# MATH 323 Lecture 8

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## Determinants by Elimination

Each elementary matrix operation corresponds to following rules:

1. Interchanging two rows/columns of matrix changes sign of determinant
2. Multiplying single row/column of matrix by scalar has effect of multiplying determinant by scalar
3. Adding multiple of row/column to another does not change value of determinant

If ${\displaystyle U=E_{k}\,\dots \,E_{1}\,A}$ is a triangular matrix, then ${\displaystyle |U|=|E_{k}|\,\dots \,|E_{1}|=u_{11}\,\dots \,u_{nn}}$. For example,

${\displaystyle {\begin{vmatrix}2&1&3\\4&2&1\\6&-3&4\end{vmatrix}}={\begin{vmatrix}2&1&3\\0&0&-5\\0&-6&-5\end{vmatrix}}=(-1){\begin{vmatrix}2&1&3\\0&-6&-5\\0&0&-5\end{vmatrix}}=(-1)\,(2)\,(-6)\,(-5)=-60}$

## Cramer's Rule

Let ${\displaystyle A=\left(a_{ij}\right)}$ be a ${\displaystyle n\times n}$ nonsingular matrix.

We define the adjoint matrix of ${\displaystyle A}$ as follows:

{\displaystyle {\begin{aligned}\mathrm {adj} A&={\begin{bmatrix}A_{11}&A_{21}&\dots &A_{n1}\\A_{12}&A_{22}&\dots &A_{n2}\\\vdots &\vdots &\ddots &\vdots \\A_{1n}&A_{2n}&\dots &A_{nn}\end{bmatrix}}\\&=\left(A^{*}\right)^{T}\end{aligned}}}

Where ${\displaystyle A^{*}}$ is the matrix created by substituting the cofactor ${\displaystyle A_{ij}}$ for element ${\displaystyle a_{ij}}$.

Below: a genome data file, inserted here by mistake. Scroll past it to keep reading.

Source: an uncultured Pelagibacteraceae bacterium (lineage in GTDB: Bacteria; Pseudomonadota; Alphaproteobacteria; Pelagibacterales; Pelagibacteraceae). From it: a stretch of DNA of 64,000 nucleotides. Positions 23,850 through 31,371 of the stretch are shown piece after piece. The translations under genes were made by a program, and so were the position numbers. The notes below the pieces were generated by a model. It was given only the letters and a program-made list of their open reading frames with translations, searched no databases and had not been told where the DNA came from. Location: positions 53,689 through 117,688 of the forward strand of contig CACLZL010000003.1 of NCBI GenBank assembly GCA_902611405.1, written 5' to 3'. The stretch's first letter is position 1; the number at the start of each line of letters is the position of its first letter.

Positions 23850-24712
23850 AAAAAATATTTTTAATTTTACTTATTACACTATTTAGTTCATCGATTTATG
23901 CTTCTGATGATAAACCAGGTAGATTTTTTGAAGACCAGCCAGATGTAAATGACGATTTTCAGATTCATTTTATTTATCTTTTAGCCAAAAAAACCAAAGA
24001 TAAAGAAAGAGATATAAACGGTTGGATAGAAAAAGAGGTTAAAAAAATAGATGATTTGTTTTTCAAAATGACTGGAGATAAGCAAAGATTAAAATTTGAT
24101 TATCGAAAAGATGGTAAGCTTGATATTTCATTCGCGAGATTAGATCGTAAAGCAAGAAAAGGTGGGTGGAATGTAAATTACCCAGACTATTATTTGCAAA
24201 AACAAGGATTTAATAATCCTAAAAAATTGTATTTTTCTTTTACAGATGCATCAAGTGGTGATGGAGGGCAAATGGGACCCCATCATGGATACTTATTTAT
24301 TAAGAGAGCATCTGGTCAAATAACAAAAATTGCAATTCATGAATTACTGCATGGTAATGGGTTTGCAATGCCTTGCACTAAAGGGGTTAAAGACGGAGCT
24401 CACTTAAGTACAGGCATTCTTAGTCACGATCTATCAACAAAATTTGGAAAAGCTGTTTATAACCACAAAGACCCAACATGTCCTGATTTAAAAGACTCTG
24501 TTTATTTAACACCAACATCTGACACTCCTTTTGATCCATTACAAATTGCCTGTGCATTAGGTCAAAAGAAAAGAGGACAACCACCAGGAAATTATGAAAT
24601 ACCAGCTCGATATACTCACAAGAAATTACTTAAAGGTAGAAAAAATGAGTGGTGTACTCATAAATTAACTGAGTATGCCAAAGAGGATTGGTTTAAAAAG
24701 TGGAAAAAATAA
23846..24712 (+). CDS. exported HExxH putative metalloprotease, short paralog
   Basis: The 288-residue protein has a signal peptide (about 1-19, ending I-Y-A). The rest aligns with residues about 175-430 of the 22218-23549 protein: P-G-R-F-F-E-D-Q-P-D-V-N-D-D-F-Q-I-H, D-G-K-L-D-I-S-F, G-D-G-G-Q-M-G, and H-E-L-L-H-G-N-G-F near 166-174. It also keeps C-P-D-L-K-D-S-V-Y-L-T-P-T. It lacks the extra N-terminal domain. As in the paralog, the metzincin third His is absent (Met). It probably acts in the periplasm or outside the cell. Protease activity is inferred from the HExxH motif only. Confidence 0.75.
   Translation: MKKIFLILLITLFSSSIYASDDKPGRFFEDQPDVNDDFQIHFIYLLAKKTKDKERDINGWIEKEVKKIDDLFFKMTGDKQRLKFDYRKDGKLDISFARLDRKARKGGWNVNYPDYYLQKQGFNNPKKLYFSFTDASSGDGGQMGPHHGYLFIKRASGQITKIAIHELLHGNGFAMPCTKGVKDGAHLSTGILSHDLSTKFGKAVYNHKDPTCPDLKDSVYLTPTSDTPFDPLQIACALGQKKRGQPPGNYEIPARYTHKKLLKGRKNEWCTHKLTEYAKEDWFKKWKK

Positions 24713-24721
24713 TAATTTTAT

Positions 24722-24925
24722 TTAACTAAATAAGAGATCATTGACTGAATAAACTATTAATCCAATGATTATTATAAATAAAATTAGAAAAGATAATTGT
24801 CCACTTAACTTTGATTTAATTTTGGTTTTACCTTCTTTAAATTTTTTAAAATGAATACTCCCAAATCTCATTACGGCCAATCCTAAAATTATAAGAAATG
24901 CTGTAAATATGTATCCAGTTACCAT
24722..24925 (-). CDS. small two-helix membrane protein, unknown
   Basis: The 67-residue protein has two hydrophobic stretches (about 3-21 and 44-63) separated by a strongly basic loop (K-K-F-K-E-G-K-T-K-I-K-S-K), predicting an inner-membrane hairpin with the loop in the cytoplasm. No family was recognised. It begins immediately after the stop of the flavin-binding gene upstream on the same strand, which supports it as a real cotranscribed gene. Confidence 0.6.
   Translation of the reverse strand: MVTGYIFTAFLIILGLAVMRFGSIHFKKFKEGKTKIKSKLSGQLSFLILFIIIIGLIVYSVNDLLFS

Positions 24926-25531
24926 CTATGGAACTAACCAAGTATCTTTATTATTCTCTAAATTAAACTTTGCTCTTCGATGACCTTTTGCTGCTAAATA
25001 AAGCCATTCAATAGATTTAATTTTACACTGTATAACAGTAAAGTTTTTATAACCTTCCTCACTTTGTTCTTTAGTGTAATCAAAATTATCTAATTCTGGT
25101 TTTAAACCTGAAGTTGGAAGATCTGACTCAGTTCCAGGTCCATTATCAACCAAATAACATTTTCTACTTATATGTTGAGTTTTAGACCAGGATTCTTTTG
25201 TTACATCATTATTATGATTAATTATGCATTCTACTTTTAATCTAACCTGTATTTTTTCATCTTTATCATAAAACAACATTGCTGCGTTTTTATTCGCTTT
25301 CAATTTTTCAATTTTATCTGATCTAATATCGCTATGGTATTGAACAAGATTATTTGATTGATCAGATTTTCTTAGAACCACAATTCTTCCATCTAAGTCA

By Lemma 2.2.1, ${\displaystyle a_{i1}\,A_{j1}+\dots +a_{in}\,A_{jn}={\begin{cases}\left|A\right|&i=j\\0&i\neq j\end{cases}}}$, and

${\displaystyle A\left(\mathrm {adj} A\right)=\left|A\right|\,I={\begin{bmatrix}\left|A\right|&\dots &0\\\vdots &\ddots &\vdots \\0&\dots &\left|A\right|\end{bmatrix}}}$

Assuming ${\displaystyle A}$ is nonsingular, ${\displaystyle A^{-1}={\frac {1}{\left|A\right|}}\,\mathrm {adj} A}$

### Example

{\displaystyle {\begin{aligned}A&={\begin{bmatrix}a_{11}&a_{12}\\a_{21}&a_{22}\end{bmatrix}}\\A^{*}&={\begin{bmatrix}a_{22}&-a_{21}\\-a_{12}&a_{11}\end{bmatrix}}\\\mathrm {adj} A&=\left(A^{*}\right)^{T}={\begin{bmatrix}a_{22}&-a_{12}\\-a_{21}&a_{11}\end{bmatrix}}\\A^{-1}&={\frac {1}{a_{11}\,a_{22}-a_{12}\,a_{21}}}\,{\begin{bmatrix}a_{22}&-a_{12}\\-a_{21}&a_{11}\end{bmatrix}}\end{aligned}}}

### Formal Theorem

Let ${\displaystyle A}$ be a ${\displaystyle n\times n}$ nonsingular matrix, and let ${\displaystyle {\vec {b}}\in \mathbb {R} ^{n}}$. Let ${\displaystyle A_{i}}$ be the matrix obtained by replacing the ${\displaystyle i}$th column of ${\displaystyle A}$ by ${\displaystyle {\vec {b}}}$. If ${\displaystyle {\hat {x}}}$ is the unique solution to ${\displaystyle A\,{\vec {x}}={\vec {b}}}$, then

${\displaystyle {\hat {x}}_{i}={\frac {\left|A_{i}\right|}{\left|A\right|}}}$ for ${\displaystyle i=1,\ldots ,n}$

#### Example

{\displaystyle {\begin{aligned}x_{1}+2x_{2}+x_{3}&=5\\2x_{1}+2x_{2}+x_{3}&=6\\x_{1}+2x_{2}+3x_{3}=9\end{aligned}}}

{\displaystyle {\begin{aligned}\left|A\right|&={\begin{vmatrix}1&2&1\\2&2&1\\1&2&3\end{vmatrix}}=-4\\\left|A_{1}\right|&={\begin{vmatrix}5&2&1\\6&2&1\\9&2&3\end{vmatrix}}=-4\\\left|A_{2}\right|&={\begin{vmatrix}1&5&1\\2&6&1\\1&9&3\end{vmatrix}}=-4\\\left|A_{3}\right|&={\begin{vmatrix}1&2&5\\2&2&6\\1&2&9\end{vmatrix}}=-8\end{aligned}}}

${\displaystyle {\vec {x}}=\left\langle {\frac {-4}{-4}},{\frac {-4}{-4}},{\frac {-8}{-4}}\right\rangle =\left\langle 1,1,2\right\rangle }$